- Amazon has been accused of profiteering from a multi-billion-pound VAT fraud
- MPs said the retailer was ‘turning a blind eye’ to organised criminals from China
- This takes up to £1.5billion a year from Treasury coffers and undercuts traders
- Amazon blasted as foreign traders use warehouses without valid VAT numbers
Amazon was accused last night of profiteering from a multi-billion-pound VAT fraud that is pushing British businesses to the wall.
MPs said the online retailer was ‘turning a blind eye’ to organised criminals from China and elsewhere who sell their goods cheaply on internet auction sites – but don’t register to pay VAT.
The scam takes up to £1.5billion a year from Treasury coffers and lets the sellers undercut law-abiding British traders, forcing them to fold or lay staff off.
Amazon has been accused last night of profiteering from a multi-billion-pound VAT fraud that is pushing British businesses to the wall
Yesterday, MPs on the Commons public accounts committee accused internet marketplaces Amazon and eBay of not doing enough to root out foreign firms that fail to pay tax.
They also said that because online retailers take a commission from the total that tax-evading traders make, they receive more money from them than if the 20 per cent VAT was paid – letting them ‘profiteer’ from the fraud.
The MPs criticised Amazon for letting foreign traders store goods in its warehouses even if they do not have a valid VAT number.
Labour MP Caroline Flint said: ‘The by-product of both Amazon and eBay and other online marketplaces is that you are profiting from the evading of tax by these overseas sellers.
‘We are talking about billions of pounds of VAT being lost to HMRC and therefore being lost to the UK, and the putting out of business legitimate firms that are playing by the rules.’
Labour’s Caroline Flint was among the MPs criticised Amazon for letting foreign traders store goods in its warehouses even if they do not have a valid VAT number
Registering for VAT and paying it is the responsibility of the seller – not Amazon, which insists it is just providing a marketplace.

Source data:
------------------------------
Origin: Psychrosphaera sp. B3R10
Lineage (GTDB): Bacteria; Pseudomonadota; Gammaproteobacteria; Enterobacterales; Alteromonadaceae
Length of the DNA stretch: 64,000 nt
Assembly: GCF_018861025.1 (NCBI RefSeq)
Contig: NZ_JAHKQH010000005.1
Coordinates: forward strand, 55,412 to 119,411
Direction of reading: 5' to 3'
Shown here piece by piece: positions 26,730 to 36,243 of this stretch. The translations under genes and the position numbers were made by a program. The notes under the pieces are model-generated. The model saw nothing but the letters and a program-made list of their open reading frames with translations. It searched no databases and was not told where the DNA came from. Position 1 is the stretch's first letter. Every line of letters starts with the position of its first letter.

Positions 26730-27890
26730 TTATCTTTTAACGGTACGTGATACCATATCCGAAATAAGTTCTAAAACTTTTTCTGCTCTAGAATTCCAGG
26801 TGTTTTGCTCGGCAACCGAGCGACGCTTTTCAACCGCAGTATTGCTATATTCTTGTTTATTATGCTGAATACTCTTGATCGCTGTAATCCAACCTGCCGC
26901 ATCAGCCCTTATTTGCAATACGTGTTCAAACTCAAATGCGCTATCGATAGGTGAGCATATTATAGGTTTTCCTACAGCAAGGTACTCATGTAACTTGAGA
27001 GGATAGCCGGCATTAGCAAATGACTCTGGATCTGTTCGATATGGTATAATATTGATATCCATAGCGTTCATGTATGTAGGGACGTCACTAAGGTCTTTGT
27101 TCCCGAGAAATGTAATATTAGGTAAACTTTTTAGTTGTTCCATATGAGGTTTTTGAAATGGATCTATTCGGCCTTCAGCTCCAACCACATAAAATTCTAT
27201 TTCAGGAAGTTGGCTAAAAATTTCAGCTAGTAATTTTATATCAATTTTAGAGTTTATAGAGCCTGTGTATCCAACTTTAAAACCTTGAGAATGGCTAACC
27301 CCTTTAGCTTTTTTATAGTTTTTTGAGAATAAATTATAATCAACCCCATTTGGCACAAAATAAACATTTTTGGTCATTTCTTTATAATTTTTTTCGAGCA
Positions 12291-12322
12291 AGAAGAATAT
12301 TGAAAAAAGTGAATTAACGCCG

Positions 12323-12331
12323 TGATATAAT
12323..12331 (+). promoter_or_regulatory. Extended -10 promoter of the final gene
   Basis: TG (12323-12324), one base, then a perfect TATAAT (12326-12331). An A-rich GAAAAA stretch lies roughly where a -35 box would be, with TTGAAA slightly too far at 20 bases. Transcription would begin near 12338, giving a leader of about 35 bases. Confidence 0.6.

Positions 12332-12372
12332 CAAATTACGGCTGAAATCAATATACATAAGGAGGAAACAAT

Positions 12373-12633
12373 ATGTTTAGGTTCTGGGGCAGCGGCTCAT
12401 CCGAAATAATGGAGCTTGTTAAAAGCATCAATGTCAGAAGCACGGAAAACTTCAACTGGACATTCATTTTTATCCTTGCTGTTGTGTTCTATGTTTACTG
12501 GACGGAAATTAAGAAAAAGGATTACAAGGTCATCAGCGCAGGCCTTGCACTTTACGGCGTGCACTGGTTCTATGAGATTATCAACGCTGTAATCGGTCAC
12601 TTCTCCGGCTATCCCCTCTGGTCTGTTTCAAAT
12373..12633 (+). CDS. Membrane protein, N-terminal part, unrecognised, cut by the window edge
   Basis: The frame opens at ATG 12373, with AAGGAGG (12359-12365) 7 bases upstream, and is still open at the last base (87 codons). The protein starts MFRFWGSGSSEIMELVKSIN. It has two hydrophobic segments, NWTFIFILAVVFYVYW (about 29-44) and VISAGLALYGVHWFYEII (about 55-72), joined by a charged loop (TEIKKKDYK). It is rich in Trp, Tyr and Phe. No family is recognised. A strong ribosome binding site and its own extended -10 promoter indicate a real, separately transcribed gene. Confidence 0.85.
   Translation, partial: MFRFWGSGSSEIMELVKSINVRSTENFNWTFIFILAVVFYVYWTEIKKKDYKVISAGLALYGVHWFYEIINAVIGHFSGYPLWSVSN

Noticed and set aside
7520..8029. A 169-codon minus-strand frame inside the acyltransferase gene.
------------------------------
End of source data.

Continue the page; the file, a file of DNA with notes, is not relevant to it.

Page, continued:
Foreign firms selling on internet auction sites should register with HMRC and obtain a VAT number. Typically, the VAT would be added to the cost of the product, making it more expensive to shoppers.
But many don’t bother, meaning they can undercut UK sellers, while the websites don’t intervene to stop from trading.
Steve Dishman, vice president for taxes at Amazon – which has also been criticised for not paying enough corporation tax, and Joe Billante, chief financial officer for the European arm of eBay, appeared before the public accounts committee yesterday.
Miss Flint said the firms were ‘profiteers from evasion of tax’.
But Mr Billante said: ‘I do not want these sellers on our platform. If anyone is not compliant and we are notified, we take action.’
Mr Dishman added: ‘We recognise there are a proportion of bad actors. We would like all bad actors off our platform.’
Richard Allen, of Retailers Against VAT Abuse Schemes, said: ‘Twenty per cent is a large sum. If competitors are avoiding the 20 per cent you can’t compete.’
TRADERS WHO EVADE PAYING TAX OF 20%
Companies whose turnover is more than £85,000 a year must register with the HMRC to pay VAT of 20 per cent.
This cost is meant to be added to the price the customer pays.
Amazon operate as an online marketplace hosting many of these sales on its website.
But it is not liable for their VAT because it is simply facilitating the transaction – not selling the wares itself. This means that Amazon leaves it to the overseas trader to register for VAT and to pay what is due.
However, because many foreign sellers don’t, MPs said yesterday that Amazon should do far more to root out firms that defraud the taxpayer in this way.
Amazon insists it has removed hundreds of these so-called ‘bad actors’ – but the Public Accounts Committee said yesterday that it is not doing enough.
The online retailer charges the trader a commission for being allowed to sell their wares on its site.
MPs said yesterday that, because the online firm was not paying VAT, Amazon is getting more than it would otherwise have done.